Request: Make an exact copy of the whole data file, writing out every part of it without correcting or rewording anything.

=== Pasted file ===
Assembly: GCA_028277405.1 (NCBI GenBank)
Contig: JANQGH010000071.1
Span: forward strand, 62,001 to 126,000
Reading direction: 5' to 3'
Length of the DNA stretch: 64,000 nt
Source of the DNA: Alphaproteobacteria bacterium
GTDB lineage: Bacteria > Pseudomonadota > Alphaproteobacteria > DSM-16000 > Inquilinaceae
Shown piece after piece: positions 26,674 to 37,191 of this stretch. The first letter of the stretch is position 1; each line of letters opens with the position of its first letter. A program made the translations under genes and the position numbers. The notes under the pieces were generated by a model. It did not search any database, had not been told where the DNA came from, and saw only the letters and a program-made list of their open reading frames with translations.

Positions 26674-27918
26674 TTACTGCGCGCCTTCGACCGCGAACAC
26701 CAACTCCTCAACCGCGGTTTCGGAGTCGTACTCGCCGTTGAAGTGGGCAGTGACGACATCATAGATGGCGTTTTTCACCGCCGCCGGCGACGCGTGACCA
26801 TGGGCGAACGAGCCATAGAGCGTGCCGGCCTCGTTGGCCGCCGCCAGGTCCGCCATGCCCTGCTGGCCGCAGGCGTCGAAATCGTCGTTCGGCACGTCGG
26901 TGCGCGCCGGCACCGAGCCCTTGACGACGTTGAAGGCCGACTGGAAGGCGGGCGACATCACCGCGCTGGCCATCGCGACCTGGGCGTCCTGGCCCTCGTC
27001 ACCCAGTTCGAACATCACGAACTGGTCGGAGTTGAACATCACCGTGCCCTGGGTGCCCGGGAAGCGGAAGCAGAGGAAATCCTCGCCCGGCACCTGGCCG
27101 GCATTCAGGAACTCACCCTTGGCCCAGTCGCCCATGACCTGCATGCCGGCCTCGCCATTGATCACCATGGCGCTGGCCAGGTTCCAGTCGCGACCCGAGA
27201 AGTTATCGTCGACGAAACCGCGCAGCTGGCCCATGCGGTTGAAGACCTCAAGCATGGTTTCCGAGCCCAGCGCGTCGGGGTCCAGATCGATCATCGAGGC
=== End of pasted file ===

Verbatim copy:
Assembly: GCA_028277405.1 (NCBI GenBank)
Contig: JANQGH010000071.1
Span: forward strand, 62,001 to 126,000
Reading direction: 5' to 3'
Length of the DNA stretch: 64,000 nt
Source of the DNA: Alphaproteobacteria bacterium
GTDB lineage: Bacteria > Pseudomonadota > Alphaproteobacteria > DSM-16000 > Inquilinaceae
Shown piece after piece: positions 26,674 to 37,191 of this stretch. The first letter of the stretch is position 1; each line of letters opens with the position of its first letter. A program made the translations under genes and the position numbers. The notes under the pieces were generated by a model. It did not search any database, had not been told where the DNA came from, and saw only the letters and a program-made list of their open reading frames with translations.

Positions 26674-27918
26674 TTACTGCGCGCCTTCGACCGCGAACAC
26701 CAACTCCTCAACCGCGGTTTCGGAGTCGTACTCGCCGTTGAAGTGGGCAGTGACGACATCATAGATGGCGTTTTTCACCGCCGCCGGCGACGCGTGACCA
26801 TGGGCGAACGAGCCATAGAGCGTGCCGGCCTCGTTGGCCGCCGCCAGGTCCGCCATGCCCTGCTGGCCGCAGGCGTCGAAATCGTCGTTCGGCACGTCGG
26901 TGCGCGCCGGCACCGAGCCCTTGACGACGTTGAAGGCCGACTGGAAGGCGGGCGACATCACCGCGCTGGCCATCGCGACCTGGGCGTCCTGGCCCTCGTC
27001 ACCCAGTTCGAACATCACGAACTGGTCGGAGTTGAACATCACCGTGCCCTGGGTGCCCGGGAAGCGGAAGCAGAGGAAATCCTCGCCCGGCACCTGGCCG
27101 GCATTCAGGAACTCACCCTTGGCCCAGTCGCCCATGACCTGCATGCCGGCCTCGCCATTGATCACCATGGCGCTGGCCAGGTTCCAGTCGCGACCCGAGA
27201 AGTTATCGTCGACGAAACCGCGCAGCTGGCCCATGCGGTTGAAGACCTCAAGCATGGTTTCCGAGCCCAGCGCGTCGGGGTCCAGATCGATCATCGAGGC